Field of Dreams is where you are

Despite the afternoon’s sunshine, the promise of a cold fall night hung in the air as we stepped out onto the front lawn.

The few clouds were tinted pink and orange, and an airplane had left a vivid white contrail across the sky.

The evening smelled like autumn; the grass still held the sweet aroma of a recent mowing; and somewhere in the neighborhood, a pile of leaves was being burned.

And there was the smell of leather.

The final hours of October brought a game of catch, proof that summer had been a success.


Seven-year-old Steven and I stepped onto the same lawn on a chilly afternoon in April for a game of catch. Well, maybe not catch, more like "throw and chase" — a caught ball was a rarity, and any throw that landed in my ZIP code was a bonus.

We spent a lot of time in the front yard this summer, and by the time we reached that cool evening at the end of October, we’d become two guys playing a legitimate game of catch.

"Throw me a sky-high pop-up," Steven said.

My toss fell short of sky-high, but roof-high is probably high enough when you’re 4 feet tall.

He caught the ball in a glove with a genuine imitation Cal Ripkin Jr. autograph and tossed a pop-up back to me.

"Did you play baseball when you were a kid?" he asked as I rolled him a ground ball.

"I played baseball a lot when I was a kid."

I stretched my glove out toward him and kept my foot firmly planted on an imaginary first base. He scooped up the grounder and made a return throw that made my glove pop.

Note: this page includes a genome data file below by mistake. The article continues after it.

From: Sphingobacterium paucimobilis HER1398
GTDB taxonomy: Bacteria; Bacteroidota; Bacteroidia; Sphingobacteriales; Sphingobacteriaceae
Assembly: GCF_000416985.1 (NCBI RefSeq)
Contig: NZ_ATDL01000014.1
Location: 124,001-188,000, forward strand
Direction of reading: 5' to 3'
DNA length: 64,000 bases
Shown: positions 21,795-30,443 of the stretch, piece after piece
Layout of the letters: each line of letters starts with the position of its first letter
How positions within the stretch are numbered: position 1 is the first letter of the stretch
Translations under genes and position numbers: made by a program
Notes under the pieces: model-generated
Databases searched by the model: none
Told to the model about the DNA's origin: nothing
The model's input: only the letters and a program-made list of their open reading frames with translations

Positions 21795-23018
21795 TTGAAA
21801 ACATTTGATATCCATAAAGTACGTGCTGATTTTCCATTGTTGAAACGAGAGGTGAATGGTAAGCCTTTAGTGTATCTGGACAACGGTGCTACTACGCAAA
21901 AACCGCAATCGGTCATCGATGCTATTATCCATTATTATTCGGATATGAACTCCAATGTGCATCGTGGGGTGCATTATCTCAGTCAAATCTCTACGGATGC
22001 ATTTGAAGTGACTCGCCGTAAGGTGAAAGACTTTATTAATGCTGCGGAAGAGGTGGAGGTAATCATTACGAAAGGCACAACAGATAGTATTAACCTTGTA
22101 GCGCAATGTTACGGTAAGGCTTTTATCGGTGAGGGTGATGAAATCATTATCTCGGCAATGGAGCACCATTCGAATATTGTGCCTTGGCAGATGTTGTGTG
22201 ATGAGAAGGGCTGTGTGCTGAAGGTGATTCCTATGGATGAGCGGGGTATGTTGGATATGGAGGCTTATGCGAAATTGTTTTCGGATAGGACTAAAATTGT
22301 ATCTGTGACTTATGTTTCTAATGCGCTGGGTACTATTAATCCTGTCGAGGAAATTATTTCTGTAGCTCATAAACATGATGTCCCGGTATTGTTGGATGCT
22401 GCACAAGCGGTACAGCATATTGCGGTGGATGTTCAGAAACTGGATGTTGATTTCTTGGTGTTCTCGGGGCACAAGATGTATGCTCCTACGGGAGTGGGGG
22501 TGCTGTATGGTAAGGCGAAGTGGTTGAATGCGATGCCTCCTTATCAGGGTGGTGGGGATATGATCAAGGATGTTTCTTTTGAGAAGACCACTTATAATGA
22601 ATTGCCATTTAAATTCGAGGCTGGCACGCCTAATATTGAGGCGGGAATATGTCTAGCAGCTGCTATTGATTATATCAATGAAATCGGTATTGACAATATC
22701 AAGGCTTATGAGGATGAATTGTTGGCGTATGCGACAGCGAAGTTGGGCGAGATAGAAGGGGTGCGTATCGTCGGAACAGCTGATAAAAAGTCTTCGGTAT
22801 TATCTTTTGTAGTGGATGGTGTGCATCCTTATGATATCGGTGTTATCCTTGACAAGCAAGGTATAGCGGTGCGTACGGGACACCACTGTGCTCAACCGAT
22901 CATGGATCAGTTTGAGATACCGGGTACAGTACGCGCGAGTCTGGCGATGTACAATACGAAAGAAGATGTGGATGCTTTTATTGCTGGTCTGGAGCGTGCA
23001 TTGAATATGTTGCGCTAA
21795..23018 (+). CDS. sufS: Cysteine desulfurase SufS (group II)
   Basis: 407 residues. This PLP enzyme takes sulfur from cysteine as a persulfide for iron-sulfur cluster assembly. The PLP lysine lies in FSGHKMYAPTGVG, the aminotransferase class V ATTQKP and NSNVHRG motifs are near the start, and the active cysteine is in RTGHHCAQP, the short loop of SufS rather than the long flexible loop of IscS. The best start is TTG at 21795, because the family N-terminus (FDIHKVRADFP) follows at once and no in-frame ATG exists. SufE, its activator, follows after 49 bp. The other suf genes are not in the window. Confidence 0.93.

"Were you pretty good?" he asked.

I hesitated for a moment as I weighed the merits of "image" vs. "honesty." I chose honesty:

"No, I wasn’t very good, but I had fun doing it."

"It is fun, and I think you’re pretty good," he said, and I knew I’d given him the right answer.

We tossed a pristine white baseball back and forth quietly for a couple of minutes, interrupting our game just long enough to watch as a flock of geese flew low over the house.

I broke the silence: "How was school today?"

"It was good."  

"How did you do on your spelling test?"


"I got them all right.".

"Way to go."

The evening had turned purple and a sliver of moon sat low in the sky.

"We’d better head back inside," I finally said. "You’ve got some homework to do, and you still have to take a bath."

We walked together back to the house, and as he sat down at the kitchen table to do his homework, I put our gloves and the baseball back into the front closet.

They might be there until spring.

I closed the closet door, but before I joined Steven at the table, I paused to glance out at the yard.

I realized that the difference between a front lawn with crabgrass and a Field of Dreams is a boy, a dad and a baseball.


Dan Conradt, a lifelong Mower County resident, lives in Austin with his wife, Carla Johnson, and their son.

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